When Bullies Share DNA

June 18, 2013 by John Oliver

I'm the oldest of four. When we were all kids, I always tried to be a good older brother to my sister and two step-brothers. But there was something about being bigger, stronger and smarter than the three of them that triggered the occasional need to tease and taunt. (Note the use of past tense in that sentence. They are all now either bigger, stronger or smarter than me.)

I can vividly remember my sister running to my mom screaming, "John keeps picking on me! He won't leave me alone!"

"Mary, just ignore him. He'll leave you alone if you just ignore him."

Pshh. That's not quite how being an older brother works.

Now that we're all adults, our relationships with one another have balanced. None of us have the upper hand, and the teasing and taunting are more or less non-existent. Unfortunately, a recent study published in Pediatrics has me wondering if my actions as a child may have left a long-term, negative impact on any of my siblings.

We know that bullying amongst peers can have detrimental physical and psychological effects, but it's always been assumed that similar actions amongst siblings was just part of growing up. It turns out that bullying amongst siblings can actually have a very profound impact on the development of the victim.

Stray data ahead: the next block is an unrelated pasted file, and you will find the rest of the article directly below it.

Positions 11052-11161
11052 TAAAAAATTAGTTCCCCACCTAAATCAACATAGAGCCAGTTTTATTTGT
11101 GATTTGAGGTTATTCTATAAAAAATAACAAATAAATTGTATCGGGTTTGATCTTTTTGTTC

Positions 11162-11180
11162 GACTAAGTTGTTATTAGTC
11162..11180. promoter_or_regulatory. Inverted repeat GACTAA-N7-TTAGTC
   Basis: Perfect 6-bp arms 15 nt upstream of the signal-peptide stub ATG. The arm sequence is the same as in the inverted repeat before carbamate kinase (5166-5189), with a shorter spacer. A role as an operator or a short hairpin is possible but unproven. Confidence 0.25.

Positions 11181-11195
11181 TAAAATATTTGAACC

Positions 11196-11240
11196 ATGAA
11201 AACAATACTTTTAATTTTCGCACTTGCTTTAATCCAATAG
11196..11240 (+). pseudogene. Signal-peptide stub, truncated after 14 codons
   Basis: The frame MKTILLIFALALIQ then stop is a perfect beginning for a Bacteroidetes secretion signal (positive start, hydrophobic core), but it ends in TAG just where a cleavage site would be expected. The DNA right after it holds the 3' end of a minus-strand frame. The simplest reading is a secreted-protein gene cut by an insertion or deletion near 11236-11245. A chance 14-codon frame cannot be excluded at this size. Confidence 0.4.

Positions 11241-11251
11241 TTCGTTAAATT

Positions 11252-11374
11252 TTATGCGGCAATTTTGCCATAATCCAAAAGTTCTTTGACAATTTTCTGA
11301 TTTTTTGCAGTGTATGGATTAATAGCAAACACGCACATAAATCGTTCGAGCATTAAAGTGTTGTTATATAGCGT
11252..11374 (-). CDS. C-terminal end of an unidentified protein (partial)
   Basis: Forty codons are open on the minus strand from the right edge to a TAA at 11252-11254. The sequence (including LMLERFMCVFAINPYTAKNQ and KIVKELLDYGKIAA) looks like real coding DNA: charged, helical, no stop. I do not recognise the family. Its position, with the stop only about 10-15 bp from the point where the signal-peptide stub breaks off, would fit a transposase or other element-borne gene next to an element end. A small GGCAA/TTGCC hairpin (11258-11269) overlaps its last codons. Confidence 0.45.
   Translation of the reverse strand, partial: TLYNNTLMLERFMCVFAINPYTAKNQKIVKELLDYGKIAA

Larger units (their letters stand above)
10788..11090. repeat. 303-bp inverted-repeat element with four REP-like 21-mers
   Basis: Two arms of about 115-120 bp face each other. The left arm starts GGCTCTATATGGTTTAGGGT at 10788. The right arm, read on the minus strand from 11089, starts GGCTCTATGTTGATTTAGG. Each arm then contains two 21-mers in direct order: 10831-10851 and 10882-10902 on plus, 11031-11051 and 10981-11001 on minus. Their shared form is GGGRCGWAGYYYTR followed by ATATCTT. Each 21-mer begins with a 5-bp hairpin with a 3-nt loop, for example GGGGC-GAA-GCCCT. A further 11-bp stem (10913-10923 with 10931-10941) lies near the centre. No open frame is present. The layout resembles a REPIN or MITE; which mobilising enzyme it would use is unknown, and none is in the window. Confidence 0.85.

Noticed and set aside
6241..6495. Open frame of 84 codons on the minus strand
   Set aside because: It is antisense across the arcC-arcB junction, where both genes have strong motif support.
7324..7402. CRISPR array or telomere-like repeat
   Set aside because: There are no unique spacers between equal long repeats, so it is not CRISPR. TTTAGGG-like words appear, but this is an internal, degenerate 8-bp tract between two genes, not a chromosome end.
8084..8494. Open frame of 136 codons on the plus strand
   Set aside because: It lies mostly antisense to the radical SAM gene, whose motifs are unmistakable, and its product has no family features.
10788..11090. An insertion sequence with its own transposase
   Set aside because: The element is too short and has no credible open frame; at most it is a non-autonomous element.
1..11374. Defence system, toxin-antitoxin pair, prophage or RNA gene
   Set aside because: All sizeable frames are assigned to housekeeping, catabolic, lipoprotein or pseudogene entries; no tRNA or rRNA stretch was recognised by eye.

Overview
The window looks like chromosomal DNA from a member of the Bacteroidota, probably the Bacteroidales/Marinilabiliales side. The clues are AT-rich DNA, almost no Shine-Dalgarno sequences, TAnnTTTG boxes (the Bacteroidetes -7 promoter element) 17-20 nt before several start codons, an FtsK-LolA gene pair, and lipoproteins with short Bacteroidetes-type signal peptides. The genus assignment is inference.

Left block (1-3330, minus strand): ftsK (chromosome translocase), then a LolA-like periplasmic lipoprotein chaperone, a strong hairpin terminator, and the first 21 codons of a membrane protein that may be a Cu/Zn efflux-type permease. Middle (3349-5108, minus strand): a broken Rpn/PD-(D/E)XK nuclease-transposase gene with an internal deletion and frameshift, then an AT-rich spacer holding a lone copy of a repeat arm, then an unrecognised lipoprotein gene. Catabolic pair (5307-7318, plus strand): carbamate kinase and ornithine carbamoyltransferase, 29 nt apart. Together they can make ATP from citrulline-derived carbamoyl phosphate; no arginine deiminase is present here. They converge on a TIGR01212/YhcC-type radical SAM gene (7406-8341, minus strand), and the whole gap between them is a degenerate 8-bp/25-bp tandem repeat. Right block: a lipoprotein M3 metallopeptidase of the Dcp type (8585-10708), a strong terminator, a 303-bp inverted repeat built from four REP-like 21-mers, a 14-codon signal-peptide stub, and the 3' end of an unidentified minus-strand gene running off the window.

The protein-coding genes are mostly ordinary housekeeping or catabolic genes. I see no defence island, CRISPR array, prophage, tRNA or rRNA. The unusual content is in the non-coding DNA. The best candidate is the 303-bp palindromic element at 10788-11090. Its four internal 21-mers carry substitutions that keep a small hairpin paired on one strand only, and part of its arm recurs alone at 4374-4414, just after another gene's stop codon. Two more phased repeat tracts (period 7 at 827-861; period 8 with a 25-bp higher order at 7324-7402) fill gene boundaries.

An article in today's copy of the New York Times provides a nice outline of some of the new research as well as some shocking statistics. For example, sibling violence is four to five times as frequent as spousal or parental child abuse! I can't believe that. Additionally, more than one third of the children studied by the researchers reported being victimized by a sibling in the previous year. These kids, on average, scored higher on measures of anxiety, depression and anger.

Bullying by siblings can be more detrimental than traditional peer bullying because it occurs in the one place a child should feel safe. With constant access to the internet, kids are now engaging in cyber bullying, which means safe spaces are becoming increasingly harder to find. Just as we've encouraged teachers, coaches, camp counselors and child care providers to make an effort to reduce the impact of bullying, we now encourage parents to do the same. Continue to do everything you can to make your home a safe place for your kids.

Let's put an end to bullying.

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